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Millennials’ Soft, Supple Hands Are the Latest Disruption to the Food Industry

When’s the last time you used a can opener? Do you even know what a can opener is? It opens cans. Remember cans? Of course not, because zero waste diets and starting creative agencies don’t come in a can.

You know what does come in a can? Tuna. You probably didn’t know that because you don’t eat tuna. Which you don’t eat because it comes in a can. Haven’t you heard? ~Everything is connected~.

According to the U.S. Department of Agriculture, canned tuna consumption has dropped 40 percent over the last 30 years. Like every other industry, Big Tuna is blaming Millennials’ changing tastes and penchant for convenience.

But what’s inconvenient about tuna? You can puzzle together like four different meals with a can of tuna and some accoutrements from the fridge. Turns out the problem is actually getting the tuna. No, not finding it at the supermarket or, mercy on our dismal life skills, actually fishing for it. I mean literally penetrating the thin aluminum lid separating the fish from your mouth.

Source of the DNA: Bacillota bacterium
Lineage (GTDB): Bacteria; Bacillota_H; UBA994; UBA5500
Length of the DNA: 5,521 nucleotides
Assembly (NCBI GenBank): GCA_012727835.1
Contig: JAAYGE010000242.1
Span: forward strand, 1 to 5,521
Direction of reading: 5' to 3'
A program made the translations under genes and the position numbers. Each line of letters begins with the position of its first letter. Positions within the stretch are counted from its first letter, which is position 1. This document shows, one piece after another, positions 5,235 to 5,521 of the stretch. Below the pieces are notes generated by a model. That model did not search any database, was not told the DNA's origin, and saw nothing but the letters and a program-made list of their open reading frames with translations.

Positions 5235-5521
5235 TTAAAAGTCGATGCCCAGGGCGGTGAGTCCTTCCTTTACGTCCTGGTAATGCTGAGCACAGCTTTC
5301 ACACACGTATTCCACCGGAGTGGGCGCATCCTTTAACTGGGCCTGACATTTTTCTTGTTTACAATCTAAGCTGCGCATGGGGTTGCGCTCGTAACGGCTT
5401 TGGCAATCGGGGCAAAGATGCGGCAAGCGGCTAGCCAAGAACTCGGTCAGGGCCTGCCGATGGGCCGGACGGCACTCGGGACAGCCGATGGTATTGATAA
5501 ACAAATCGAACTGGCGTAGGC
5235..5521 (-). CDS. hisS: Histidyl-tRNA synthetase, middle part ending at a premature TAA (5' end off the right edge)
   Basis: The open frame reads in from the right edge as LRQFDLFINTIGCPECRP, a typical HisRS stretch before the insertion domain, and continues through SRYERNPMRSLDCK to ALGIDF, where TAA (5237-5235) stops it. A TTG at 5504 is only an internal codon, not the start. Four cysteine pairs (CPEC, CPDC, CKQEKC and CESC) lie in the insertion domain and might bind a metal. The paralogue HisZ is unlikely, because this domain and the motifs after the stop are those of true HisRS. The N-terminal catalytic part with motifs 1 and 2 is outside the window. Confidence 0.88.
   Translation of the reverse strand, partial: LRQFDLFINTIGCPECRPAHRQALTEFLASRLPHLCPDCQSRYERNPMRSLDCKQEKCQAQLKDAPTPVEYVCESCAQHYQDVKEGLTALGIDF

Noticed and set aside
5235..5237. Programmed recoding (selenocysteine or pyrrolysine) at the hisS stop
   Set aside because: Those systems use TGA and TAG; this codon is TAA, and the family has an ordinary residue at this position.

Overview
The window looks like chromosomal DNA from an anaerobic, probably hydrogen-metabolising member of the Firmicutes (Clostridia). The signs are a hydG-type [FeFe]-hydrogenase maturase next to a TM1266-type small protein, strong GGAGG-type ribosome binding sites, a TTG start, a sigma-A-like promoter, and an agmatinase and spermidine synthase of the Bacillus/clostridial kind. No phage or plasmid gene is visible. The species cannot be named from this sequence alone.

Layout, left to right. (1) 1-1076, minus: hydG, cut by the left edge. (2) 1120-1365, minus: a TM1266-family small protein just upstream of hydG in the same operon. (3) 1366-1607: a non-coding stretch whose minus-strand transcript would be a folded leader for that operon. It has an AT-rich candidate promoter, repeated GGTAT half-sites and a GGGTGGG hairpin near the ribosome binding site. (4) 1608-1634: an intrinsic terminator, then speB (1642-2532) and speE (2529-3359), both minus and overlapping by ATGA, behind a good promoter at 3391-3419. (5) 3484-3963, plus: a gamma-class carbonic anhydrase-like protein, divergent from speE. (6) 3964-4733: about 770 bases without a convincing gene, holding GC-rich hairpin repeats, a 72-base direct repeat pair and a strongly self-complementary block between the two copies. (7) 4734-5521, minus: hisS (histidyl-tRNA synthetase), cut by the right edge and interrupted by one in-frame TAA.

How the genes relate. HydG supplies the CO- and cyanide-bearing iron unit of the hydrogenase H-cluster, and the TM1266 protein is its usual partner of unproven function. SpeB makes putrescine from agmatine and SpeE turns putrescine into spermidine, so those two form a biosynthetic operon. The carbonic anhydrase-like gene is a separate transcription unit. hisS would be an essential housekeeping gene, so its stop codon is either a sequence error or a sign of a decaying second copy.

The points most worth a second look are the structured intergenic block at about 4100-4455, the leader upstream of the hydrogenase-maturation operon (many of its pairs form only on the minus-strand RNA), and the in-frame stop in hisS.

“A lot of millennials don’t even own can openers,” said one Big Tuna exec in listing some of the things that keep him up at night. Also, Millennials these days have the dexterity of a wet noodle, which all but rules out any chance of the can opener industry leveraging this opportunity into a comeback. Just watch one young voter struggle to ratchet her way through the Phil Kessel of metals en route to a cheap and nutritious meal:

So there you have it: Millennials don’t have can openers, couldn’t use them even if they did, and can now add tuna to the never-ending list of things they’ve killed, like the Tim Horton’s bread bowl and marriage.

Christian Nathler

Christian Nathler is a contributing writer at Notable Life.